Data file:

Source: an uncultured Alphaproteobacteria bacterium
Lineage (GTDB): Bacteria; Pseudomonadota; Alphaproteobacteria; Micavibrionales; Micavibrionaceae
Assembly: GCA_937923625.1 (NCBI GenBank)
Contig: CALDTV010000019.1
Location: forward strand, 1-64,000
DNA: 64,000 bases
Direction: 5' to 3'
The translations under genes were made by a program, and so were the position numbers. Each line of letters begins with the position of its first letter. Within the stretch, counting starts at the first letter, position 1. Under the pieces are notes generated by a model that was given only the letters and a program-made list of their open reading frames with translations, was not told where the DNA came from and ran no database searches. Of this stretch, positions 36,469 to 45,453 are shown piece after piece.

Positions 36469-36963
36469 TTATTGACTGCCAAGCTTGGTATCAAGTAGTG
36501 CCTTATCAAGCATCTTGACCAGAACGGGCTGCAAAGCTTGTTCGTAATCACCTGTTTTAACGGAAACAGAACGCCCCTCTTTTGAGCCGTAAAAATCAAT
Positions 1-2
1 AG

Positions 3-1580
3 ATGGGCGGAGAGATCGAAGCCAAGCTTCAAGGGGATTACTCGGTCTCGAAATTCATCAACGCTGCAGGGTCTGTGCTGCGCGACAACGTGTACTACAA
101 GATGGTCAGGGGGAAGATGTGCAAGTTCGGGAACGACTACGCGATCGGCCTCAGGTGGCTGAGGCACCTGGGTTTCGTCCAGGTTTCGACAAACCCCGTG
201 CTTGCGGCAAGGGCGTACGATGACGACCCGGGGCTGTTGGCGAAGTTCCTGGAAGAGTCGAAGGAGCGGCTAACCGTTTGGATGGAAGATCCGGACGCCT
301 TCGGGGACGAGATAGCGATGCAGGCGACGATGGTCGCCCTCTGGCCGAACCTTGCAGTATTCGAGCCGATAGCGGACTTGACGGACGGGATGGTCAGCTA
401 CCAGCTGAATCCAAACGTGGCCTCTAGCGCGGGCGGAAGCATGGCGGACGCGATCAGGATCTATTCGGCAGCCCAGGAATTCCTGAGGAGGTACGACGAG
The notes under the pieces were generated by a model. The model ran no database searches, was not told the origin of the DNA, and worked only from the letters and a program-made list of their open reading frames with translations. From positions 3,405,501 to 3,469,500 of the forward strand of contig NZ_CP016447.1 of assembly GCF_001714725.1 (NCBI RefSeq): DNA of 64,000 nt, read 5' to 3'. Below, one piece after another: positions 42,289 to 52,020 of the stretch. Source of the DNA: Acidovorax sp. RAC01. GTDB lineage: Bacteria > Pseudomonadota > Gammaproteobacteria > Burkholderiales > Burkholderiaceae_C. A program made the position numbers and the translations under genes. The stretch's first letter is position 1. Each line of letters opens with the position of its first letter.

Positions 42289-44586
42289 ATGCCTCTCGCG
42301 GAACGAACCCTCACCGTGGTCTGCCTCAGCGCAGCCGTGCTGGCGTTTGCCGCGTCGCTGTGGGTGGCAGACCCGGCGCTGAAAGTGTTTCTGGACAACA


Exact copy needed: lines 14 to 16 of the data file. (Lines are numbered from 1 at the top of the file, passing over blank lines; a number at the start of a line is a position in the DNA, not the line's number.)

Positions 3-1580
3 ATGGGCGGAGAGATCGAAGCCAAGCTTCAAGGGGATTACTCGGTCTCGAAATTCATCAACGCTGCAGGGTCTGTGCTGCGCGACAACGTGTACTACAA
101 GATGGTCAGGGGGAAGATGTGCAAGTTCGGGAACGACTACGCGATCGGCCTCAGGTGGCTGAGGCACCTGGGTTTCGTCCAGGTTTCGACAAACCCCGTG